Evidence and Rational Based Research on Chinese Drugs by Hildebert Wagner and Gudrun Ulrich-Merzenich, eds. Verlag, Germany: Springer; 2013. Hardcover, 525 pages. ISBN: 978-3-7091-0441-5. $239.00.
Traditional Chinese Medicine (TCM) has been the primary medical system for a large part of the Chinese, Korean, Taiwanese, and Japanese populations. However, it has achieved an increasing degree of medicinal importance in the United States and some European countries such as Germany, Austria, Switzerland, Belgium, France, the Netherlands, and the United Kingdom.
A prerequisite for the successful utilization of TCM herbal preparations in complementary medicine is the safety aspect for the patient, i.e., effective quality control of formulas found in the respective Chinese Materia Medica (CMM), which is used for prescriptions by TCM practitioners. The quality aspects should be mandatory, as is the case in the European Union by the establishment of the respective quality monographs implemented in the European Pharmacopoeia. This logic is discussed in the first chapter of this book, “Development of New Analytical Monographs of Herbal Drugs from TCM for Quality Proof and Development of New Phytopharmaceuticals.” Many parameters influencing the different quality aspects are discussed, such as proof of identity, falsifications, and adulterations. Further, the potential problems associated with processed TCM herbal drugs is discussed with some important examples.
The second chapter provides details about “DNA-Based Authentication of TCM-Plants” as one of the modern methods to clearly identify the biological material in question.
The following chapters are more concentrated on the effectiveness of TCM herbal drugs based on the research of pharmacological parameters:
“Newest Results on the Chemistry and Pharmacology of TCM Drugs Containing Triterpene and Steroid-Saponins;”
“Efficacy of Andrographis paniculata in Upper Respiratory Tract Infectious Diseases and the Mechanism of Action;”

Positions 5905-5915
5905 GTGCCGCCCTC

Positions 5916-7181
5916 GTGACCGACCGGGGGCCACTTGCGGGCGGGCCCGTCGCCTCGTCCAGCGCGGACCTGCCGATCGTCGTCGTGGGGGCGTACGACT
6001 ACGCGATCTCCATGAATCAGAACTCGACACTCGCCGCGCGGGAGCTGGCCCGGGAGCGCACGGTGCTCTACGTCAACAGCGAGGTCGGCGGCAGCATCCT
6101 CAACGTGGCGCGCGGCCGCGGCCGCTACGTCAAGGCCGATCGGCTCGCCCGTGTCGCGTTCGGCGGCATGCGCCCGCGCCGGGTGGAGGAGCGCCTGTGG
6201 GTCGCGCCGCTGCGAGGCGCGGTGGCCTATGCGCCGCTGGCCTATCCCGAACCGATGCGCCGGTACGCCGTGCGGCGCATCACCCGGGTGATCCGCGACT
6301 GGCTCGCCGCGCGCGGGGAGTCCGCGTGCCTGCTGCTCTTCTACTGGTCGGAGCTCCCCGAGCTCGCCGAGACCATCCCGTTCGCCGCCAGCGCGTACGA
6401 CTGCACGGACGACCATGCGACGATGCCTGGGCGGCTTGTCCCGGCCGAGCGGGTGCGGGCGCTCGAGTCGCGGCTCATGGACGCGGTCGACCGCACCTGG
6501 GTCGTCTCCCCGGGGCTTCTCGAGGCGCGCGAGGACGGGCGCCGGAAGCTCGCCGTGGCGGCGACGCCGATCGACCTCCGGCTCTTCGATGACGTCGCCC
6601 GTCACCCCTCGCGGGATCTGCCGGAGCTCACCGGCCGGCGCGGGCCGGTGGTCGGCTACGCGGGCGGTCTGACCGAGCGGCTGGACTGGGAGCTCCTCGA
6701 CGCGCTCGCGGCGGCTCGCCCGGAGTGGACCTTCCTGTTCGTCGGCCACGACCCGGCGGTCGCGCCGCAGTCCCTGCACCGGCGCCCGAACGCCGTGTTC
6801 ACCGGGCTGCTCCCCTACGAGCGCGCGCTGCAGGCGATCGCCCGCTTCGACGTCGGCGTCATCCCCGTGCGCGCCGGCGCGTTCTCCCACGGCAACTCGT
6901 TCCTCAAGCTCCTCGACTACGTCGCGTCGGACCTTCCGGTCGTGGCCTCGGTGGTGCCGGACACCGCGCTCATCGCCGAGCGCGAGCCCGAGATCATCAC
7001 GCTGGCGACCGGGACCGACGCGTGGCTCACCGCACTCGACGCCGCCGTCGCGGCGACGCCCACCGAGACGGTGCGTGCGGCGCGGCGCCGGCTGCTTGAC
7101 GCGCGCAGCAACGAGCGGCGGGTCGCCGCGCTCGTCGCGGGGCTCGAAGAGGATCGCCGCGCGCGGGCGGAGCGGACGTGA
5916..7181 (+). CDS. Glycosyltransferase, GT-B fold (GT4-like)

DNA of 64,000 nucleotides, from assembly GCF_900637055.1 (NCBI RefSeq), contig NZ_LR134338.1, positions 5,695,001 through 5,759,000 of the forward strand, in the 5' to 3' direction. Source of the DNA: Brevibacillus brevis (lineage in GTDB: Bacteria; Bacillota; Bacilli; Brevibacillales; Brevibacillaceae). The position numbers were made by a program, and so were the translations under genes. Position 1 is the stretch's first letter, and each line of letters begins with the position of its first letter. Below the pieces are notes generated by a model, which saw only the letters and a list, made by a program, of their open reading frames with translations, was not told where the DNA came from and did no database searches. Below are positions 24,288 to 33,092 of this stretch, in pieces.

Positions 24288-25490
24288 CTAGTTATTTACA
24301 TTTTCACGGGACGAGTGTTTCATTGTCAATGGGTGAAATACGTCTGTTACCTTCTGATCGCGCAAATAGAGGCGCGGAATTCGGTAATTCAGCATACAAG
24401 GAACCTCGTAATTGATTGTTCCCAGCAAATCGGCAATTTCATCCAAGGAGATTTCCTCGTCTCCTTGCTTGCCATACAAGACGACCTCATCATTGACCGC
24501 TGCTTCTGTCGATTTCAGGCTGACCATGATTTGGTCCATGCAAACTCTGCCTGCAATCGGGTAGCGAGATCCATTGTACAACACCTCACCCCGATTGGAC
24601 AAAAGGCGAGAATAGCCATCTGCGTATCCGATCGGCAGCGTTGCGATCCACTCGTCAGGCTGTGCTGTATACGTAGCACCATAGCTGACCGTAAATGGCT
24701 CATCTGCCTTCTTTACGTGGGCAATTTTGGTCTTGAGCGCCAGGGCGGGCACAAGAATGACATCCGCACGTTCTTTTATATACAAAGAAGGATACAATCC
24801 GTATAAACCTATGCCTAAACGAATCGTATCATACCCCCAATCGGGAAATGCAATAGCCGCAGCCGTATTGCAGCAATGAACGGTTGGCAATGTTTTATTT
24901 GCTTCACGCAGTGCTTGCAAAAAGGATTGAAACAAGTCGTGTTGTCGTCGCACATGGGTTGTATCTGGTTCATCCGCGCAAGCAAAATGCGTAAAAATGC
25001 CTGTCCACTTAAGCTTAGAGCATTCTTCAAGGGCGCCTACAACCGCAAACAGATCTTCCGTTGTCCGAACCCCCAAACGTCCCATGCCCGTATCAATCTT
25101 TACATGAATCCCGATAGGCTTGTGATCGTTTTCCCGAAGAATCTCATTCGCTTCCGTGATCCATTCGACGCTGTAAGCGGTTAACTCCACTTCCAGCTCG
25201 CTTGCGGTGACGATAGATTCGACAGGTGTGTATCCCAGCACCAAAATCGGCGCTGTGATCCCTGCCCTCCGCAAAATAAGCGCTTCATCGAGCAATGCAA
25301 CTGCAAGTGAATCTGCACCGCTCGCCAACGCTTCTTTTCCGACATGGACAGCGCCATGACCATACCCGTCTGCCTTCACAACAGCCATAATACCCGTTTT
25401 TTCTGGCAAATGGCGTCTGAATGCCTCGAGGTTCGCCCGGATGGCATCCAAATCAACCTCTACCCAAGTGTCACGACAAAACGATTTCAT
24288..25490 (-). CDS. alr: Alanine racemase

“New Results of the Pharmacology and Clinical Use of the TCM-Drug Salvia miltiorrhiza;” and
A series of chapters on defined compounds isolated from TCM herbal drugs and a comparison in the application of CMM in China and Europe using Ginkgo biloba (Ginkgoaceae) as an example.
The final chapter provides an overview “Towards a Contemporary and Evidence-Based Development of TCM.”
In addition to the two editors who also serve as authors (Prof. Hildebert Wagner, PhD, and Gudrun Ulrich-Merzenich), various scientists and researchers from around the world contribute mainly to the pharmacological-clinical part of the book. Most of these outstanding chapters originate from the authors’ research experience. Dr. Wagner, as the main editor, contributed the opening and concluding chapters to the multi-author compendium, providing an excellent overview of this rapidly developing area of applied medical research.
It is interesting to note that most of the contributions do not originate from the People’s Republic of China, where actual research on the different problems of TCM application is being conducted by many institutions. The contributors come from mainly European and US research institutions; this documents the global interest in the scientific basis of TCM. The total knowledge compiled in the book is certainly important for scientists interested in the field; however, there is not much for the TCM practitioner who will find limited information on the patient-oriented application of CMM.
It must be emphasized that each chapter includes a large reference section, and, in general, they are up to date. The different chapters are not always homogenous in their layout; however, they are easy to understand for the specialist in TCM research.
Evidence and Rational Based Research on Chinese Drugs does accomplish the purpose specified in the preface. It will not be a bestseller but an important reference compendium for the specialist in the field. It is regrettable that very few experts from China/Taiwan/Hong Kong contributed chapters from their long-lasting research and experience in the field of applied TCM. Hopefully, in a future revised edition, this gap can be closed.
—Prof. Gerhard Franz, PhD Faculty, Chemistry and Pharmacy University of Regensburg Regensburg, Germany